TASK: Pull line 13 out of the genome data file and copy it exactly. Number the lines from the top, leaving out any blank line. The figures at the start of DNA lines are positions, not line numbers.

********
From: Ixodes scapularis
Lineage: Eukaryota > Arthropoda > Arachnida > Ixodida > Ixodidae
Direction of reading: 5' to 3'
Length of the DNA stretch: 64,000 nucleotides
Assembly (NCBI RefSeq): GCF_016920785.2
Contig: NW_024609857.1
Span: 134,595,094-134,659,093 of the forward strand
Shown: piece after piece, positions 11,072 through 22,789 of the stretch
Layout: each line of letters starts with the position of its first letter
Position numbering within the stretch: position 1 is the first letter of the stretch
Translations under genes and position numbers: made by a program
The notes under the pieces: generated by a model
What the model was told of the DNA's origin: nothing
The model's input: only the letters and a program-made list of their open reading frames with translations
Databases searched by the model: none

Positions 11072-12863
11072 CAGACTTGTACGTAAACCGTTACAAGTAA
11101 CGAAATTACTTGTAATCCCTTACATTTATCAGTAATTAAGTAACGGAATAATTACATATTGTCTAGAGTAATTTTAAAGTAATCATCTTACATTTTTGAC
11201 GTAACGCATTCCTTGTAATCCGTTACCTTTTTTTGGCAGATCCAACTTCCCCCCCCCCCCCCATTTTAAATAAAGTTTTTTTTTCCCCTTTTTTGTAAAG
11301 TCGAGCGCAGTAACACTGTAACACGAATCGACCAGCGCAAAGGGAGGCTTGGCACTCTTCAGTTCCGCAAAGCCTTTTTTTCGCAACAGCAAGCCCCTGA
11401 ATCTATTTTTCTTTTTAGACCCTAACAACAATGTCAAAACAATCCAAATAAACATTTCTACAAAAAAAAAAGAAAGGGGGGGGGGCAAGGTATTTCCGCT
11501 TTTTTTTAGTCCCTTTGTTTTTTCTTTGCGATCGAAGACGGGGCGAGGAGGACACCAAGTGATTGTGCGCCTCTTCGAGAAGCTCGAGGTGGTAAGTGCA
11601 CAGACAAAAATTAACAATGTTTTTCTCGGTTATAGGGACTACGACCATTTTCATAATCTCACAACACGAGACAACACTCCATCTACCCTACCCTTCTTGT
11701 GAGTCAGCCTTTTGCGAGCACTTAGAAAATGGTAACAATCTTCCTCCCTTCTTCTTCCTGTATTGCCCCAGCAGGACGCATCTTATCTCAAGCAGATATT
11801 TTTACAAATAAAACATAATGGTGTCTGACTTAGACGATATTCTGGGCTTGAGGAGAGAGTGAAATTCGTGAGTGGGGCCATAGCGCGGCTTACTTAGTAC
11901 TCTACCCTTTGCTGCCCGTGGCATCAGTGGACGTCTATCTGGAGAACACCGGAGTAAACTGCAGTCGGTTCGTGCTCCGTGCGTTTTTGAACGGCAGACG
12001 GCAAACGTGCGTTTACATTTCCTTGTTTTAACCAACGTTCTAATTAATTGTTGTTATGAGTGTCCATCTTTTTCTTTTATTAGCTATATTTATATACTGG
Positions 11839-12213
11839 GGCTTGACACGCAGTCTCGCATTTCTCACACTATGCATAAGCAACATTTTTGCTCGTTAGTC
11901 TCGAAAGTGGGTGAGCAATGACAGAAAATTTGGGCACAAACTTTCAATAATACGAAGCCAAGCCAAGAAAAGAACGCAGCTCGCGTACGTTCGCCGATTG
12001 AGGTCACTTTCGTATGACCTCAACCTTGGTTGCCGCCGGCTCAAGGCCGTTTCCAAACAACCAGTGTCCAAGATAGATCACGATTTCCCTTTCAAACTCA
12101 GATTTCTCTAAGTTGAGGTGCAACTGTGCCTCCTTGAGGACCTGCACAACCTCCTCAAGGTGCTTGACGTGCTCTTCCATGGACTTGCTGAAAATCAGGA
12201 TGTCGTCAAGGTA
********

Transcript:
What the model was told of the DNA's origin: nothing